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A New Map of the English Empire in America.

$ 4,800.00

John Senex (1678-1740)

A New Map of the English Empire in America

London, 1719

Copperplate engraving with outline color

Sheet Dimensions: 20.25 x 24.25 in.

Framed Dimensions: 31 x 34.75 in.

John Senex was a prominent surveyor, engraver, bookseller and publisher of maps, atlases and globes in London. Born in 1678, John Senex started his career with an apprenticeship to the London bookseller Robert Clavell in 1695. In 1702, Senex began his own map publishing enterprise. His noted works include the English Atlas (1714) and New General Atlas (1721). Senex also had a fascination with globes, and was the first to develop a celestial globe in 1706. Additionally, Senex was the official Geographer to Queen Anne, and was elected to the Royal Society in 1728. He died in 1740, and his business was continued by his wife, Mary until 1755.

“A New Map of the English Empire in America,” a highly detailed map of the English colonies in North America, is a second state of a map first published by Robert Morden in 1695. The title cartouche states the map was revsied by Senex in 1719, with royal arms above the cartouche inscribed with a dedication to Hewer, Edgy Hewer of Clapham Esq.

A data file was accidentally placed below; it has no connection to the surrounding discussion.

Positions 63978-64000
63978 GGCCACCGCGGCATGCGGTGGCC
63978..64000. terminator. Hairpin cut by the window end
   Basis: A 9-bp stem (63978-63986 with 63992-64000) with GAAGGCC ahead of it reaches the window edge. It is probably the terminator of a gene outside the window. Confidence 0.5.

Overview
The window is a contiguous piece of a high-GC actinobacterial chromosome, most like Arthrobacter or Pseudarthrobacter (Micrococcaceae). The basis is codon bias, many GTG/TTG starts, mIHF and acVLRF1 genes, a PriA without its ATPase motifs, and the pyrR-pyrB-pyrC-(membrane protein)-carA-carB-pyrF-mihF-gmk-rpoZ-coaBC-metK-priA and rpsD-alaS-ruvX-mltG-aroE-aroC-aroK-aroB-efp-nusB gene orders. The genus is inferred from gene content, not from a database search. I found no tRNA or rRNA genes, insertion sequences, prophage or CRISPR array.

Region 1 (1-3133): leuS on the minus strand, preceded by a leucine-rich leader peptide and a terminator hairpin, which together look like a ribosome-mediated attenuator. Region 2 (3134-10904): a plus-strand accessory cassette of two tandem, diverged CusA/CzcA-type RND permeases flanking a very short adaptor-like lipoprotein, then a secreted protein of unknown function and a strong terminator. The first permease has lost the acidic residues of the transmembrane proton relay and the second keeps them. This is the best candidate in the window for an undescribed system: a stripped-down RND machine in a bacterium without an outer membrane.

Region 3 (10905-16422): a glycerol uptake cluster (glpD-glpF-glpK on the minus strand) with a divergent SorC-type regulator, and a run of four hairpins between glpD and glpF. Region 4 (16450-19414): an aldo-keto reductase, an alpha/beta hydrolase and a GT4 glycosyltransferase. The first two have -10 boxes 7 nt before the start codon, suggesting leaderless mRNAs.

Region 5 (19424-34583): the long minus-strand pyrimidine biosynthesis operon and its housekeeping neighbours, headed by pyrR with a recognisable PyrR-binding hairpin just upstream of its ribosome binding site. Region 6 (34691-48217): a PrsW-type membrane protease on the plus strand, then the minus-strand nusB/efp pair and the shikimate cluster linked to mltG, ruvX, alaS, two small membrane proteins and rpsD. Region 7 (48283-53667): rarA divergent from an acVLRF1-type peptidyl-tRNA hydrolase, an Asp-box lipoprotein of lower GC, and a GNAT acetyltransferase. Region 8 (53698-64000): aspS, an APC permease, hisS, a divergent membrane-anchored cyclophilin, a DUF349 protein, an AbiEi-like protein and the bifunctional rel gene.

This map gives us a fascinating glance of the known knowledge of the geography and topography, as well as the current settlements, of the United States and Canada in the late 17th and early 18th centuries by the English. The detailed depictions of the cities and towns along the eastern coast include Boston, Cape Cod, Long Island, Philadelphia, Jamestown, Norfolk, Charlestown and Cape Canaveral. Topographical and geographical information, such as the Chesapeake Bay (Chefapeak
Bay), Hudson’s Bay (Hudsons Bay), the Appalachian Mountians (Apalitea), the Great Lakes and the Mississippi River (R. Mitchispi or Rio Grande) are depicted. The site of Fort Crevecoeur, a French
fort destroyed by the Iroquois in 1680 is shown along the northern Illinois River. Interestingly, a mystery mountain range, scanning from Florida in the South, to Michigan in the north, ending with “… a Plaine like a Terras Walk about 200 miles in length,” is depicted. Also included are two
inset maps, one of Boston Harbor, the other a map of the Atlantic Ocean titled “The General Map of the Coasts and Isles of Europe, Africa and America.”
This rare and historically important map would be a fine addition into any collection.